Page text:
Three Reasons Green Hydrogen is a Global Project

February 2, 2021

This article was written by Linda Apelt – Agent-General for Queensland in the United Kingdom, Commissioner Trade and Investment Queensland

After 8 months on the virtual road, I’m convinced that the green hydrogen project is one that will be undertaken not by countries in isolation but as a global endeavour that crosses borders.

Let me explain …

I’m privileged in my role to be able to share the best of my home state (Queensland, Australia) with the world, through Trade and Investment Queensland’s Europe Office in London.

Lately, part of that has been sharing Queensland’s green hydrogen vision with like-minded groups and individuals across Europe.

How? Through a virtual Queensland Hydrogen Roadshow, created with some great colleagues and organisations – Professor Ian Mackinnon (Hydrogen Strategy Adviser to the Queensland Government), the Queensland Department of State Development, Tourism and InnovationNational Energy Resources Australia (NERA) and the Australian Renewable Energy Agency (ARENA).

Since March this year, we’ve ‘toured’ our virtual hydrogen roadshow across 5 European countries, and delivered it with the support of passionate advocates in each market:

  • the Belgium Hydrogen Consortium
  • the Movement of the Enterprises of France (MEDEF International) Hydrogen Taskforce
  • the UK Hydrogen and Fuel Cell Association (UKHFCA)
  • the German Hydrogen and Fuels Cell Association (NOW)
  • the Dutch employers’ association, FME.

We’ve explained, questioned, discussed – and found common ground. We’ve also connected Queensland researchers, energy businesses and government representatives with peers and potential partners across Europe. In total, we’ve brought together around 200 key players committed to the renewable hydrogen vision.

The roadshow has reinforced my belief that green hydrogen is a global project. Here’s why.

1. Every visionary government wants to engage with green hydrogen 

Hydrogen is a fuel that produces low to zero carbon emissions when burned – but the production of hydrogen has traditionally relied on fossil fuels. Reinventing the production process so that commercial quantities of hydrogen can be produced from renewable energy sources means we can create truly ‘green’ hydrogen.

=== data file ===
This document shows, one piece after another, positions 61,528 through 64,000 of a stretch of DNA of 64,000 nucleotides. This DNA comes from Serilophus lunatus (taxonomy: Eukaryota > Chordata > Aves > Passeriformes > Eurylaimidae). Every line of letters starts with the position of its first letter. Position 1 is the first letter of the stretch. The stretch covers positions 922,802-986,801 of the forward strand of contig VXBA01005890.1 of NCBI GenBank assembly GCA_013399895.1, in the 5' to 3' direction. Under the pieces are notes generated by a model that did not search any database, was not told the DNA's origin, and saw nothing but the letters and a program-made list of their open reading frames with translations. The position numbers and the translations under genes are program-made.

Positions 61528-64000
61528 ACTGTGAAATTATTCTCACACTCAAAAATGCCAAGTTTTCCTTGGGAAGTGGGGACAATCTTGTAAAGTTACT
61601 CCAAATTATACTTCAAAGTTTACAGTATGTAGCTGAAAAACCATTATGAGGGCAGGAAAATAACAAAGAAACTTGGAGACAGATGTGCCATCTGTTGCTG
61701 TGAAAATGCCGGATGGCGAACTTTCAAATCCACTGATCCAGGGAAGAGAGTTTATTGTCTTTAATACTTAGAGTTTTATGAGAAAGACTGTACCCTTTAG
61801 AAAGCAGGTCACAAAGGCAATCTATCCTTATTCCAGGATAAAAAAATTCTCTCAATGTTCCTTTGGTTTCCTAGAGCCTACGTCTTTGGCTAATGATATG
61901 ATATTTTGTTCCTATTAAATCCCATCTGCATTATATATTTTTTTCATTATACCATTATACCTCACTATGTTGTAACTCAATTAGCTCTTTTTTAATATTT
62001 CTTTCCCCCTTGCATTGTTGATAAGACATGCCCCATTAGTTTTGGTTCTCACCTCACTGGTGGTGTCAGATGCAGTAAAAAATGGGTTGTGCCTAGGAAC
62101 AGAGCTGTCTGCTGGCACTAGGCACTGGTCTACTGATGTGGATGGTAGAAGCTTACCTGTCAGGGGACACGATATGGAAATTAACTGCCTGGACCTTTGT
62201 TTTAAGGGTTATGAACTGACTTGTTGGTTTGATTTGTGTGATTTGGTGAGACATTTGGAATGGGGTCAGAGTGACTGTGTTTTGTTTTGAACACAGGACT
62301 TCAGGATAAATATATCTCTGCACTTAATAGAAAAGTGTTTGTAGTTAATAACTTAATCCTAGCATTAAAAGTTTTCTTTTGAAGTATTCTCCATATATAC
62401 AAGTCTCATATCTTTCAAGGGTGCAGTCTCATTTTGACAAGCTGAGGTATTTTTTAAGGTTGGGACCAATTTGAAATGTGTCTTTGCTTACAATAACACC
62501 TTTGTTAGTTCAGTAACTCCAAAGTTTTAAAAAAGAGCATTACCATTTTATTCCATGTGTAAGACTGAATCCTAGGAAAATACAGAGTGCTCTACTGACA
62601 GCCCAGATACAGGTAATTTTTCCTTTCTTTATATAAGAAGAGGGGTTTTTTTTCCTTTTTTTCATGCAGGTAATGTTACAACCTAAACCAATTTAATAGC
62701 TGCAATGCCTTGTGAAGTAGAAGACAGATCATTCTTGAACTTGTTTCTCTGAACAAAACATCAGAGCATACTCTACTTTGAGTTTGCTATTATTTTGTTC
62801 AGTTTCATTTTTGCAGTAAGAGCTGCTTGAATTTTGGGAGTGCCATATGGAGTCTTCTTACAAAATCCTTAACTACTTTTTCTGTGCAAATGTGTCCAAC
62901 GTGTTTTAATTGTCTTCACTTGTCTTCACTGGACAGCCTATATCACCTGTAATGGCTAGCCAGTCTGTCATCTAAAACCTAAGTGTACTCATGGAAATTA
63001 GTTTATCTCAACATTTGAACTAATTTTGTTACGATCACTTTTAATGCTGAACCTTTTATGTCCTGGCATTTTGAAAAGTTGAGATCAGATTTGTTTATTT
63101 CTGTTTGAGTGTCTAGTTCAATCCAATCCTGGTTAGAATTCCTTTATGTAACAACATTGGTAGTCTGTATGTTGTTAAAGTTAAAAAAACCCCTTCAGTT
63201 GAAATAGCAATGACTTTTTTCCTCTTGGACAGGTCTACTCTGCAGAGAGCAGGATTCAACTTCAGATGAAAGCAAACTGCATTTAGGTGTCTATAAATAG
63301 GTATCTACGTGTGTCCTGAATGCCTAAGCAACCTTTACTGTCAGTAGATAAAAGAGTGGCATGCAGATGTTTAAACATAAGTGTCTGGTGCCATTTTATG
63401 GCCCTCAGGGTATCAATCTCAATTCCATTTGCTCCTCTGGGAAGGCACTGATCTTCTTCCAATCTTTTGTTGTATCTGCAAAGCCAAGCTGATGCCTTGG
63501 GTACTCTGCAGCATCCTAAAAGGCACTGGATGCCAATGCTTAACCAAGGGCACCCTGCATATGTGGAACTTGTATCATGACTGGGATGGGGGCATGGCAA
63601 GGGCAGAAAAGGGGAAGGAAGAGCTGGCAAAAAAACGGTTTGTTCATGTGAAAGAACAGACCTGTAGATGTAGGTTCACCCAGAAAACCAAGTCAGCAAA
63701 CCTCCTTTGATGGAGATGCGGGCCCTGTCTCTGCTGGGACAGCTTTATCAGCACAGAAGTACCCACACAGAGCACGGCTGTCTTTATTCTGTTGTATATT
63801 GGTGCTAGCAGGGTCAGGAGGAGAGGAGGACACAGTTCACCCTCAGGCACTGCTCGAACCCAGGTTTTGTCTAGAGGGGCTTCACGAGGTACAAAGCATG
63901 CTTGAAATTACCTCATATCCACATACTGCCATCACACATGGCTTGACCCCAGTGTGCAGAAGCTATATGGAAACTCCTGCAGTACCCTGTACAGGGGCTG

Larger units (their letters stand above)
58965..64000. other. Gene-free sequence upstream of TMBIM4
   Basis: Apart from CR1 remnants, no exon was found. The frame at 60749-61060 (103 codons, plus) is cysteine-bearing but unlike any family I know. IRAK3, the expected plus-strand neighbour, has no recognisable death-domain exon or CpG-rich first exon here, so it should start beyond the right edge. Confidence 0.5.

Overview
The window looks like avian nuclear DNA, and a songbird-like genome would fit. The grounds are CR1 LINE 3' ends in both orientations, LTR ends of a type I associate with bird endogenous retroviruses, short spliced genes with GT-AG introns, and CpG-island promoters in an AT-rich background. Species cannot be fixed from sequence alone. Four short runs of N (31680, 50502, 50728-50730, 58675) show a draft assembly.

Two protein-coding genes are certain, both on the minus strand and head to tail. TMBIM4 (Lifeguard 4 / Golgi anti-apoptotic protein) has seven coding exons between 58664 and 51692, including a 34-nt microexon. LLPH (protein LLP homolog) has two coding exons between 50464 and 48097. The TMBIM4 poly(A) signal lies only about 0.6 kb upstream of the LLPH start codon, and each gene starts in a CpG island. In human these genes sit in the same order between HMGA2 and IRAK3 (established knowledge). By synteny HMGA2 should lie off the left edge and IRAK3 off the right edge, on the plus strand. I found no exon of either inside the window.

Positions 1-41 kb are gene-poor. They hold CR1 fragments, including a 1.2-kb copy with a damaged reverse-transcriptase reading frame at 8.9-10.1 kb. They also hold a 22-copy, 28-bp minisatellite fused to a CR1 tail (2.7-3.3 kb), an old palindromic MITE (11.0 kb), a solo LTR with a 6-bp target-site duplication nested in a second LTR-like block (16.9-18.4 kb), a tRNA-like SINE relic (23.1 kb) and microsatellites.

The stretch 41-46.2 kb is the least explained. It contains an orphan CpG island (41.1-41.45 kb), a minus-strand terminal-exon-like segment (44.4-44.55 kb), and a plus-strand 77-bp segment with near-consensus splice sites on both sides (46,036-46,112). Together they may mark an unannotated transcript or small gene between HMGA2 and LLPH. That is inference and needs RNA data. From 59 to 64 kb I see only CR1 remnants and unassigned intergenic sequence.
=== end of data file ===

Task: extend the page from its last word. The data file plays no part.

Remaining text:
Many governments around the world have reached this realisation and are actively pursuing green hydrogen agendas as they seek to decarbonise.

For example, in Asia, Japan is investing heavily in green hydrogen research and Korea has a hydrogen economy roadmap. In Europe, both the UK and EU have announced renewable energy policies and set targets for decarbonising, while Germany, Belgium, France and the Netherlands are all working on green hydrogen projects.

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Australia’s National Hydrogen Strategy aims to position our national industry as a major player by 2030. And the Queensland Hydrogen Industry Strategy seeks to put Queensland at the forefront of Australia’s renewable hydrogen production for both domestic and export markets.

The international momentum around green hydrogen is building. With so many governments turning their attention to this issue, the trend is definitely global.

 2. Different countries have different strengths 

As is often the case in global trade (and despite the current challenges), different countries have different strengths and it is to everyone’s benefit to take advantage of these.

In Queensland, we are blessed with numerous natural advantages for the production of renewable hydrogen, including more than 300 sunny days each year and some of the world’s best locations for wind farms. We also have world-class hydrogen researchers and a number of green hydrogen pilot projects.

On the other hand, Europe offers large populations and an energy demand that is unlikely to be met by domestic production. It’s an ideal scenario to discuss how Queensland’s production can meet Europe’s need.

Europe may also offer technological advances that we can take advantage of. A case in point is an agreement recently reached between Australia and Germany – in fact, just before our German roadshow in September. Our governments have agreed to build up a supply chain in hydrogen produced from renewable energy. Australia is looking to collaborate on advanced manufacturing (eg electrolyser technology to support hydrogen production) and trade agreements, while Germany is looking to tap into Australian green hydrogen to help meet its future demand.

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 3. Together we can go further, faster  

As the events of the COVID-19 pandemic have shown, global problems are best addressed with global collaboration, particularly in fields requiring scientific research. Green hydrogen research and pilots around the world can share their findings to advance our cause more quickly.

The Queensland Government and our universities are already supporting a number of green hydrogen projects in collaboration with overseas players, including major corporations like Japan’s Sumitomo Group.

And, of course, energy solutions are more likely to be effective when government, academia and industry work together.

I was delighted to see very strong industry representation at our virtual roadshows, including:

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